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Catalog number: genta-ABS0273
Product Quantity: 1 mg
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Gene target: interferon gamma


Symbol : gamma NIH gene
LocusTag : pSM19035_005
description : topoisomerase
type of gene : protein-coding
Modification date : 2015-07-09


Gene about :Gamma
Pathway :Rn Relationship between glutathione and NADPH

Related product to: MOUSE ANTI HUMAN INTERFERON GAMMA Azide Free

Related Articles about: MOUSE ANTI HUMAN INTERFERON GAMMA Azide Free

IL-18/IL-15/IL-12 synergy induces elevated and prolonged IFN-γ production by ex vivo expanded NK cells which is not due to enhanced STAT4 activation.

The synergistic effect of IL-18/IL-15/IL-12 stimulation potently activates NK cells, inducing high levels of IFN-γ production. As a result of this potent stimulatory effect, NK cell pre-activation with IL-18/IL-15/IL-12 is being developed as a cancer immunotherapy. Ex vivo expansion of NK cells enables the efficient generation of large numbers of NK cells for wide-scale and repeated therapeutic use, and is thus an important source of NK cells for clinical application. However, the effects of IL-18/IL-15/IL-12 stimulation on ex vivo expanded NK cells have not yet been assessed. Thus, the present study assessed the effects of IL-18/IL-15/IL-12 stimulation on NK cells expanded ex vivo using K562-based artificial antigen presenting cells expressing membrane-bound IL-21. We report that ex vivo expanded NK cells stimulated with IL-18/IL-15/IL-12 produce high levels of IFN-γ and TNFα, have potent cytotoxicity, and maintain prolonged IFN-γ production following removal of stimulation. IL-18/IL-15/IL-12 stimulation induces a phenotypically unique IFN-γ-producing population with reduced CD16 expression and greater CD25 expression as compared to stimulated IFN-γ- NK cells and unstimulated NK cells. We elucidate that the mechanism of synergy for induction and maintenance of IFN-γ production is not due to a further enhancement of STAT4 activation compared to stimulation with IL-12 alone. Furthermore, we demonstrate that the synergistic increase in IFN-γ is not solely under translational regulation, as elevated levels of IFN-γ mRNA contribute to the synergistic increase in IFN-γ. Overall, this study characterizes the response of ex vivo expanded NK cells to IL-18/IL-15/IL-12 stimulation and supports the use of ex vivo expanded NK cells as a feasible and efficient source of IL-18/IL-15/IL-12 pre-activated NK cells for adoptive transfer in cancer immunotherapies. - Source :PubMed


Here, we report a new species of Sarcocystis with red-tailed hawk (RTH) as the natural definitive host and IFN-γ gene knockout (KO) mice as an experimental intermediate host in which sarcocysts form in muscle. Two RTHs submitted to the Carolina Raptor Center, Huntersville, North Carolina, were euthanized because they could not be rehabilitated and released. Fully sporulated 12.5 x 9.9 m sized sporocysts were found in intestinal scrapings of both hawks. Sporocysts were orally fed to laboratory-reared outbred Swiss Webster mice (SW) (Mus musculus) and also to KO mice. The sporocysts were infective for KO mice, but not to SW mice. All SW mice remained asymptomatic, and neither schizonts nor sarcocysts were found in any SW mice euthanized on day 54, 77, 103 (n = 2) or 137 post-inoculation (PI). The KO mice developed neurological signs, and were necropsied between 52 to 68 days PI. Schizonts/merozoites were found in all KO mice euthanized on day 52, 55 (n = 3), 59, 61 (n = 2), 66, and 68 PI, and they were confined to the brain. The predominant lesion was meningoencephalitis, characterized by perivascular cuffs, granulomas, and necrosis of the neural tissue. The schizonts/merozoites were located in neural tissue, and were apparently extravascular. Brain homogenates from infected KO mice were infective to KO mice by subcutaneous inoculation and when seeded on to CV-1 cells. Microscopic sarcocysts were found in skeletal muscles of 5 of 8 KO mice euthanized between 55-61 days PI. Only a few sarcocysts were detected. Sarcocysts were microscopic, up to 3.5 mm long. When viewed with light microscopy, the sarcocyst wall appeared thin (<1 m thick) and smooth. By transmission electron microscopy, the sarcocyst wall classified as "type 1j" (new designation). Molecular characterization using 18S rRNA, 28S rRNA, ITS-1, and cox1 genes revealed a close relationship with Sarcocystis microti, and Sarcocystis glareoli; both species infect birds. The parasite in the present study was biologically and molecularly different from species so far described in RTH and we therefore propose a new species name Sarcocystis jamaicensis n. sp. - Source :PubMed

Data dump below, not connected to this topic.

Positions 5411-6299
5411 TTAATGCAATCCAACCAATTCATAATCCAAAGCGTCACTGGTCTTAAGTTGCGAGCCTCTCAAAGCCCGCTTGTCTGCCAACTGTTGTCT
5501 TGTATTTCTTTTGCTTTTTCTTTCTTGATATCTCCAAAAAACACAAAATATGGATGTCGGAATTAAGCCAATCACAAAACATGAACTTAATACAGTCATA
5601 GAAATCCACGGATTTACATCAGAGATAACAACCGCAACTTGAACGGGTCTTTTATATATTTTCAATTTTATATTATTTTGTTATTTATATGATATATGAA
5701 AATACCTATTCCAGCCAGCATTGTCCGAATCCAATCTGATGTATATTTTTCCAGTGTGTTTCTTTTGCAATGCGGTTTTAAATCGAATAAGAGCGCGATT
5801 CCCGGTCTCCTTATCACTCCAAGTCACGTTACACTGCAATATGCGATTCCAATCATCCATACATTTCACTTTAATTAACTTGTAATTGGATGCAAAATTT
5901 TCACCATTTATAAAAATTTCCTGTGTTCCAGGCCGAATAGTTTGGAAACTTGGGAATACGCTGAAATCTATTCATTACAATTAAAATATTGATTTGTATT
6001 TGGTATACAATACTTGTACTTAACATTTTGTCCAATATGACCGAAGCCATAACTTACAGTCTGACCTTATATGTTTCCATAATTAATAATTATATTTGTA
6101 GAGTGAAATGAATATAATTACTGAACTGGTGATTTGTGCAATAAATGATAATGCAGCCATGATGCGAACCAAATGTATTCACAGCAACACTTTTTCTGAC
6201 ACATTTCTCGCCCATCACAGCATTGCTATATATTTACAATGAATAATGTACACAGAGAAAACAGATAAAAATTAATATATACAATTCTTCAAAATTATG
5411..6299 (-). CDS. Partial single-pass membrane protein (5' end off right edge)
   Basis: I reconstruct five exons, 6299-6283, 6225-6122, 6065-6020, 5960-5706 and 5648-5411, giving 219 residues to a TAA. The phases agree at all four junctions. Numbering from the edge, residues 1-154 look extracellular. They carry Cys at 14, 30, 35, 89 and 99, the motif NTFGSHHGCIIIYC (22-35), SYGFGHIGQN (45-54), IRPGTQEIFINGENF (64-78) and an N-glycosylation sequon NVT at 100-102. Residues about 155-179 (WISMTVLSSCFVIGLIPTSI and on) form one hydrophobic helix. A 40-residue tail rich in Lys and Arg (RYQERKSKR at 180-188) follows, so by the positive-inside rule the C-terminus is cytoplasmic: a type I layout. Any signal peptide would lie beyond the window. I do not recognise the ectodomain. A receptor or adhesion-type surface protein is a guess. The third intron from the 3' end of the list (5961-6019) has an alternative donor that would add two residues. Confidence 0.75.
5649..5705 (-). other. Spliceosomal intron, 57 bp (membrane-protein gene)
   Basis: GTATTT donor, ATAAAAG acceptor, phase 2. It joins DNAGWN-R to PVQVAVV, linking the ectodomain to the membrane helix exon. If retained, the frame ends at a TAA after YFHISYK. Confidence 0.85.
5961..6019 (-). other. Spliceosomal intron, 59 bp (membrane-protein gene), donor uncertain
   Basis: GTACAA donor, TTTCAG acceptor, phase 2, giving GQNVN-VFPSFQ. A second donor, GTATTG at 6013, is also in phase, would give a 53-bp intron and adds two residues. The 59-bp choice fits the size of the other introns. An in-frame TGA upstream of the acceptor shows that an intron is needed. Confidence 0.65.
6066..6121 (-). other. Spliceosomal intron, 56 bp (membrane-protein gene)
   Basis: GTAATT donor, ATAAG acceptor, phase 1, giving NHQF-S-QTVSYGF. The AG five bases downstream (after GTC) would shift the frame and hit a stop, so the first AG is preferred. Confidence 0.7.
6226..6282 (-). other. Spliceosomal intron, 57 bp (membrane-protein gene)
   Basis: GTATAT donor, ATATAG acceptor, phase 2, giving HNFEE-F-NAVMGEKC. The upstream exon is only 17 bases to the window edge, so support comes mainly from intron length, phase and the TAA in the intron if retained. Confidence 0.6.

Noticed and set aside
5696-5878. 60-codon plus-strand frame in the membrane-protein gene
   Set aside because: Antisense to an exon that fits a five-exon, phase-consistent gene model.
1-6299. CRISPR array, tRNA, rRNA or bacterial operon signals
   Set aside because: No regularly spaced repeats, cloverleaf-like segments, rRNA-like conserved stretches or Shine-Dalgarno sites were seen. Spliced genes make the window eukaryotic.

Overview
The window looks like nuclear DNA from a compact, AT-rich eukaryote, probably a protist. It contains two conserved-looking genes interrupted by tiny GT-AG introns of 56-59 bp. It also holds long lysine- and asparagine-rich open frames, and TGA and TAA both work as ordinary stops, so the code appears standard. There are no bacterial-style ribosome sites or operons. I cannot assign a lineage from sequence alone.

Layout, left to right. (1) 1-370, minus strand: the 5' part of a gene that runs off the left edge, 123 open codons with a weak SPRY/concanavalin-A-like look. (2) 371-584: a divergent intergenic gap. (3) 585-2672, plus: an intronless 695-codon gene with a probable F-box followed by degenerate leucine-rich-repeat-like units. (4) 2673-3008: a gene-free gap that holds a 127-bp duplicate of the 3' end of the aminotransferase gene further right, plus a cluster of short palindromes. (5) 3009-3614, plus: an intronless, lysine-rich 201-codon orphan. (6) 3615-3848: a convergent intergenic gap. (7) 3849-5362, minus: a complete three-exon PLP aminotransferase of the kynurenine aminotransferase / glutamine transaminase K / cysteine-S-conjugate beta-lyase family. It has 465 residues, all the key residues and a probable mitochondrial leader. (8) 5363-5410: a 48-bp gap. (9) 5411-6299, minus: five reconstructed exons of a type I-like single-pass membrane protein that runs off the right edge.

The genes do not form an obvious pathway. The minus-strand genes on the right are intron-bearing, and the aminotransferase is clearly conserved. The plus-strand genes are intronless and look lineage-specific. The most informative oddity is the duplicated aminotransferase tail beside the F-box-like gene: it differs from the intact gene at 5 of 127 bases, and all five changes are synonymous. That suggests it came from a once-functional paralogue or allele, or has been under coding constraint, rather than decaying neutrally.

Combination Treatment with PPARγ Ligand and Its Specific Inhibitor GW9662 Downregulates BIS and 14-3-3 Gamma, Inhibiting Stem-Like Properties in Glioblastoma Cells.